Which university or college will be the first to reach $100,000 per year?

When will an American college or university cost $100,000 per year to attend?

I’d like to put this potential milestone out there as a provocative future, as well as a possible forecast.

Let me explain.

It’s well known that the published price of going to American colleges and universities has been rising dramatically and steadily for the past several decades.  We can explore the various reasons in comments (consider: declining state per-student support; rising medical costs for campus staff; the amenities arms race; the discount rate strategy; rising numbers of students and Baumol’s cost disease, for starters), but for now I’d like to focus on extrapolating this curve ahead a few years, using the $100K number as a marker.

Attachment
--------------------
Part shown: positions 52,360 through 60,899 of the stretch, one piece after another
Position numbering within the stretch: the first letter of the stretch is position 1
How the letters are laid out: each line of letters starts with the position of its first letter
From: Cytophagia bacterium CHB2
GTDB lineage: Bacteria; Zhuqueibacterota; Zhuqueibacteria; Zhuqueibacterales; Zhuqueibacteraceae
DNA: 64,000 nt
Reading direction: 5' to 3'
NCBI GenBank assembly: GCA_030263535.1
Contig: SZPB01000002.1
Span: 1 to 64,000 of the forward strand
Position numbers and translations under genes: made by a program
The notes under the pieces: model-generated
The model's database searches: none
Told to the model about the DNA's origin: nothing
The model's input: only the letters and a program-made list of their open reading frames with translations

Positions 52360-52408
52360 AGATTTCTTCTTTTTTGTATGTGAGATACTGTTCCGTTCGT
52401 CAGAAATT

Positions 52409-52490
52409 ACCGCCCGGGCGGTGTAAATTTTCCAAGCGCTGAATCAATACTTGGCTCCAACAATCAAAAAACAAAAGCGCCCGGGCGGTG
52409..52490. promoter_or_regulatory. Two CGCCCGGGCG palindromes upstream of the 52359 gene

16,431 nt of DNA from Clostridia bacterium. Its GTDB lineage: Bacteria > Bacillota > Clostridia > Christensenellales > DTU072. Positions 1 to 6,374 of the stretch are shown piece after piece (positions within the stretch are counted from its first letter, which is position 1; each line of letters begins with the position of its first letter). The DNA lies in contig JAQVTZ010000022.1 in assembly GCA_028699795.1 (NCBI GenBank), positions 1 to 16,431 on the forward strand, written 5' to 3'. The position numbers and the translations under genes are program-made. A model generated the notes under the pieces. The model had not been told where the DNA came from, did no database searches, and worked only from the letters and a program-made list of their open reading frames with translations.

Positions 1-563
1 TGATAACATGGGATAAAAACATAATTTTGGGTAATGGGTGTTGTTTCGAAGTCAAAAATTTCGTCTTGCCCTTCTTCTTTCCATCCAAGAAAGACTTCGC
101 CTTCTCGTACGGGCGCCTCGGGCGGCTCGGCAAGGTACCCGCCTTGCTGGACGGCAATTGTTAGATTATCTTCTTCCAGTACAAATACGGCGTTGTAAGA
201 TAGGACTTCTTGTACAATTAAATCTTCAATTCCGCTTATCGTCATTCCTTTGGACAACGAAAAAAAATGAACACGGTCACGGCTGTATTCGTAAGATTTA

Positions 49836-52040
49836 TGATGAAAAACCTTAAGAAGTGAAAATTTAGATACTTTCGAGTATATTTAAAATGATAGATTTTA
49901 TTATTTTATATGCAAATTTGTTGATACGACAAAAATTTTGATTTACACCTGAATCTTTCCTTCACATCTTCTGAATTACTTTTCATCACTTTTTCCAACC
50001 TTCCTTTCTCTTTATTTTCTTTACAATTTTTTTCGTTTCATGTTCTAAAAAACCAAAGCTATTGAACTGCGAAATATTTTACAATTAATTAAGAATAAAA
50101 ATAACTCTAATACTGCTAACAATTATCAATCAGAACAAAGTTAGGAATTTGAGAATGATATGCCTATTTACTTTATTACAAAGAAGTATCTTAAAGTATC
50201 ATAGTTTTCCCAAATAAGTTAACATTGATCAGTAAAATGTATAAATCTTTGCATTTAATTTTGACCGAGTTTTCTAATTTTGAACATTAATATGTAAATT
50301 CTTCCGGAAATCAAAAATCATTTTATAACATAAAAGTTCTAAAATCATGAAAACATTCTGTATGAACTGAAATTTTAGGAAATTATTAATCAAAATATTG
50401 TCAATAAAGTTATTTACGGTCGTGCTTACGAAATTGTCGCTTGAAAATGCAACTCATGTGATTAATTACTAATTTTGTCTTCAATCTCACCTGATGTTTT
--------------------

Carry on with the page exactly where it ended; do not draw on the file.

100000 by adders

Two technical notes: by “cost” I’m referring to total cost.  That means not just tuition (often the largest amount paid), but tuition plus room and board plus fees.  I’m not including the opportunity cost of taking classes instead of working.

I’m also referring to the sticker price, which many students don’t actually pay.  You see, in American higher education we often publish a price, then take parts of it away for some students through grants, scholarships, and other mechanisms, depending on need, merit, and other reasons.  The difference between what a college publishes as their prices, versus what the typical student actually pays, is called the discount rate.  Right now discount rates have soared, reaching 50% for many private institutions. (Here are some of my posts on the topic.)